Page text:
Scenic Hudson says construction planned for 2021

The days of seeing hikers walk along Route 9D may soon be over, according to Scenic Hudson, which plans to begin construction on the Hudson Highlands Fjord Trail between Cold Spring and Beacon in the fall of 2021, with a goal of completing the project by 2027.

The organization said it hopes, as part of the next phase of an initiative that began in 2006, to construct a bridge over the train tracks at Breakneck Ridge, eliminating the need for hikers to walk through the tunnel; increase the number of lots to reduce roadside parking, and add paths between Route 9D and the Hudson River to keep the roadsides clear of pedestrians.

Volunteers on the Philipstown Greenway Committee envisioned a pedestrian trail from the Cold Spring to Beacon train stations nearly 15 years ago that would attract visitors and ease congestion. The project was taken up by Scenic Hudson, which, after years of public input, released a master plan in 2015.

Since then, the project has been idle, leading to speculation that it was a bust.

But Hank Osborn, who was on the volunteer committee and continues to work on the project as an employee of the nonprofit New York-New Jersey Trail Conference, said that nothing could be further from the truth.

“There’s so much happening, but it’s 100 percent behind the scenes,” he said. “Things are happening fast. I know it doesn’t seem fast because there’s still no trail. But to do it right, we need to do it carefully.”

Over the past five years, the project has been re-imagined from the ground up, said Amy Kacala, the executive director of a newly created nonprofit operating under Scenic Hudson’s wing called Hudson Highlands Fjord Trail, Inc. The organization has its own board of directors and will conduct its own fundraising while working with the consortium of public and private groups on the project, she said.

The consortium includes volunteer groups such as the Little Stony Point Citizens’ Association; state organizations such as the Metropolitan Transportation Authority and the Office of Parks, Recreation and Historic Preservation; and nonprofits such as the Lenape Center, Hudson Highlands Land Trust, Riverkeeper and Open Space Institute.

A map showing the proposed Fjord Trail (in red) that appears on a sign in Beacon. (Photo by B. Cronin)

Kacala said that crowding at Breakneck over the past few years made it clear that the original plan for the trail as a single track wasn’t going to cut it.

“There was this growing problem of congestion, congestion management and the rate of high visitation,” she said. “For a community like Cold Spring, receiving that much visitation becomes challenging. The solutions are significantly expensive, and it would be hard for the community to mobilize the resources to implement them on its own.”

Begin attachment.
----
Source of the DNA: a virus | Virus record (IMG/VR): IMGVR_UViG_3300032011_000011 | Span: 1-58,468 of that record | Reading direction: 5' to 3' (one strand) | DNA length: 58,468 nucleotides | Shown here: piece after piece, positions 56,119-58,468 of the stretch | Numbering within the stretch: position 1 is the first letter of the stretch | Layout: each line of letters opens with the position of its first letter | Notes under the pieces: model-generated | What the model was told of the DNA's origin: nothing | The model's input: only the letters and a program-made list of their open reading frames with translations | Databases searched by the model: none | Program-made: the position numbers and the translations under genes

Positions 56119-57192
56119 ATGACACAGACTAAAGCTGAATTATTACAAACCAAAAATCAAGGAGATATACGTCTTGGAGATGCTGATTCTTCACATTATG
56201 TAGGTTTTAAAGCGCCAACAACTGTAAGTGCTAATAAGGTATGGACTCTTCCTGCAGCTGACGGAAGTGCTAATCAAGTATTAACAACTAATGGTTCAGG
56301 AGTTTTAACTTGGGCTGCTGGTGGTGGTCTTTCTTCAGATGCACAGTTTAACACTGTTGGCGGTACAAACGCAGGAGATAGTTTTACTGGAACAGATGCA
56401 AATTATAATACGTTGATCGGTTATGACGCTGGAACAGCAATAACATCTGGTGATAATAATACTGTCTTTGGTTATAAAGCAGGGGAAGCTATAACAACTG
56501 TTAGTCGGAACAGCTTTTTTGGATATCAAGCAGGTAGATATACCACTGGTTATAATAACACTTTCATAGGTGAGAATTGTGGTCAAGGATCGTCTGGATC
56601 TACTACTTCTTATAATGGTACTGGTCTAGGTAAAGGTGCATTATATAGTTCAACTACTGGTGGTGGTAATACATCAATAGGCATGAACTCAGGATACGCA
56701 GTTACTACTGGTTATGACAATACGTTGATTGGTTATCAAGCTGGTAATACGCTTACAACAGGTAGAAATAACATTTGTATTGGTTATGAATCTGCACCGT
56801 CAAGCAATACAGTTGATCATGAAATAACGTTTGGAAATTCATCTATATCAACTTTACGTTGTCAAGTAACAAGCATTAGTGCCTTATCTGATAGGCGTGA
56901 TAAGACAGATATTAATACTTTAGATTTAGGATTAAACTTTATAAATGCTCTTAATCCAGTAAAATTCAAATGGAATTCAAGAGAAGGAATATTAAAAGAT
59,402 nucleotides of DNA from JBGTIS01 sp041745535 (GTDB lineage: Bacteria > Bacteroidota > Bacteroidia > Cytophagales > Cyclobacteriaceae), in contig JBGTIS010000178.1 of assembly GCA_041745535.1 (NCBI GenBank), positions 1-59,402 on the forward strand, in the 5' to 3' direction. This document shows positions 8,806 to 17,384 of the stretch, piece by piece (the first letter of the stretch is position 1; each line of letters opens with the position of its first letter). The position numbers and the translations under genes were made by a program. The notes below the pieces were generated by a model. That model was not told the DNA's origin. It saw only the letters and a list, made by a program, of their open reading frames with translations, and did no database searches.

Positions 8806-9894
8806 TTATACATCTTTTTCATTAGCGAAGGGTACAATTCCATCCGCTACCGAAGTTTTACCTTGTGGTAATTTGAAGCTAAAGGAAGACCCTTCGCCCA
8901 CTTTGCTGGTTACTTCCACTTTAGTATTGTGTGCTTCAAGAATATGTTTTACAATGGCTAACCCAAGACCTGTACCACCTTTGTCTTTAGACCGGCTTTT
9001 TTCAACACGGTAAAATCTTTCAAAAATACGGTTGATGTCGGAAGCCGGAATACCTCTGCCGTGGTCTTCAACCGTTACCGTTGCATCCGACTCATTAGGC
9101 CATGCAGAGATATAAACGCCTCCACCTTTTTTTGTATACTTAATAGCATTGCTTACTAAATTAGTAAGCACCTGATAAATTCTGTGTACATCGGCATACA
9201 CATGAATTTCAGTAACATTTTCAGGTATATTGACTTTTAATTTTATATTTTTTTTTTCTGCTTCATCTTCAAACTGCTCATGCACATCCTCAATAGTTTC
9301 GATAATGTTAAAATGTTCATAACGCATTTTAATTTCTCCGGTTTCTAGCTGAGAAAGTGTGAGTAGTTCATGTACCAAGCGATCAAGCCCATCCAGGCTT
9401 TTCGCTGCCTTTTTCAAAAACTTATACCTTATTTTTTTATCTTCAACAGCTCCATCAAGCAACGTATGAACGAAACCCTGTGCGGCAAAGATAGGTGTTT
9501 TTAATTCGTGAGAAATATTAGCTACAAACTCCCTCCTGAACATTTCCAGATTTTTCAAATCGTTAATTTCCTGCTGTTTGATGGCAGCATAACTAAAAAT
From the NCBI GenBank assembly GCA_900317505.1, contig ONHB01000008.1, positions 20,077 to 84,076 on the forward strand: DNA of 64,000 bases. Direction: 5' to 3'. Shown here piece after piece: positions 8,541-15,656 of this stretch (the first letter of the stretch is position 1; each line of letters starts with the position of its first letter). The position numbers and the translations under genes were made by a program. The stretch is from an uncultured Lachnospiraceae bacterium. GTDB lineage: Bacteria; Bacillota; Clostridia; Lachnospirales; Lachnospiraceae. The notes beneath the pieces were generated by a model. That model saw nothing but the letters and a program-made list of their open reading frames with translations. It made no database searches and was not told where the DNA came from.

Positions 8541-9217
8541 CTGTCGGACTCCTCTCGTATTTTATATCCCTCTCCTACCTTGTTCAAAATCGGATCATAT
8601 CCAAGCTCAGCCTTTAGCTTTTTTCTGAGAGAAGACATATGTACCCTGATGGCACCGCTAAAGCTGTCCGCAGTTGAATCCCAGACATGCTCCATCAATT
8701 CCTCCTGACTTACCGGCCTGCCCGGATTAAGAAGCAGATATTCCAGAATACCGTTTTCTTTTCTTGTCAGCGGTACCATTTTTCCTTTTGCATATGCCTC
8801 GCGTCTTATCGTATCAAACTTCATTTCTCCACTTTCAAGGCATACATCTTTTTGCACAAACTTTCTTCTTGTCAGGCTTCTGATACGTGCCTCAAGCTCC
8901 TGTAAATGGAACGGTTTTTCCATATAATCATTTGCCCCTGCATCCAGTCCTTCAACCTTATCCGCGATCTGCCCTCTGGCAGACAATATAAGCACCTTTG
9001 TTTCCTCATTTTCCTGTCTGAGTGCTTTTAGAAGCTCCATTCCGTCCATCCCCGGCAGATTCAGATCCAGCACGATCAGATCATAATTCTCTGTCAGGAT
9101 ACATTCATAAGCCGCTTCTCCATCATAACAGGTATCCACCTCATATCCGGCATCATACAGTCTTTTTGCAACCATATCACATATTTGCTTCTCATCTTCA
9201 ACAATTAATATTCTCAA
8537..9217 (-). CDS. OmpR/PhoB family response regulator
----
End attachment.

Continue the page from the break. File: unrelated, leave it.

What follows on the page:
The revised plans call for the project to be a wider, multi-use trail with destinations throughout to give visitors something to do besides visit Breakneck.

One example, Kacala said, would be increased beach access at Little Stony Point. For years, the Little Stony Point Citizens Association has wanted to create another beach area in the northeast corner of the park but been thwarted by invasive species overgrowth. The Fjord Trail project would remove the invasive species and create a family-friendly beach with a driftwood play area and more access for schoolchildren to study the river. That would allow Sandy Beach, the existing river access, to become a quieter, more contemplative space, she said.

North of Breakneck, the trail would wind closer to the river and provide views of Bannerman’s Castle. Kacala said that she heard from locals who live near Bannerman’s that tourists, looking for a better view of the castle, have trespassed and in some cases even come onto residents’ porches.

A rendering of a shoreline portion of the Fjord Trail

A “Forest Nets” section closer to Beacon would elevate the trail along the tree canopies, overlooking restored native undergrowth. With its own parking, Kacala said that this section could become a community gathering spot.

Osborn pointed to the newly opened Ashokan Rail Trail as a model for the project, although he said the Fjord Trail will have its own character.

One way it will be similar is the extensive use of trail stewards. Visitors to the Ashokan Rail Trail are greeted by yellow-jacketed stewards who answer questions and provide assistance.

The present timeline calls for the Fjord Trail to be completed in 2027, Kacala said, although the fact that her staff can’t get in the field to do a new environmental review may cause delays. Once social gathering is allowed, she plans to host a series of public sessions.

“I had just started scheduling small group conversations about the project,” Kacala said. “But the first one had to be a video call.”

Behind The Story

Type: News

News: Based on facts, either observed and verified directly by the reporter, or reported and verified from knowledgeable sources.

The Skidmore College graduate has reported for The Current since 2014 and writes the "Out There" column. Location: Beacon. Languages: English. Areas of Expertise: Environment, outdoors

One reply on “New Life for the Fjord Trail”

  1. For a severely overused section, it only makes it worse. If parking was reduced, the problem would self-heal.

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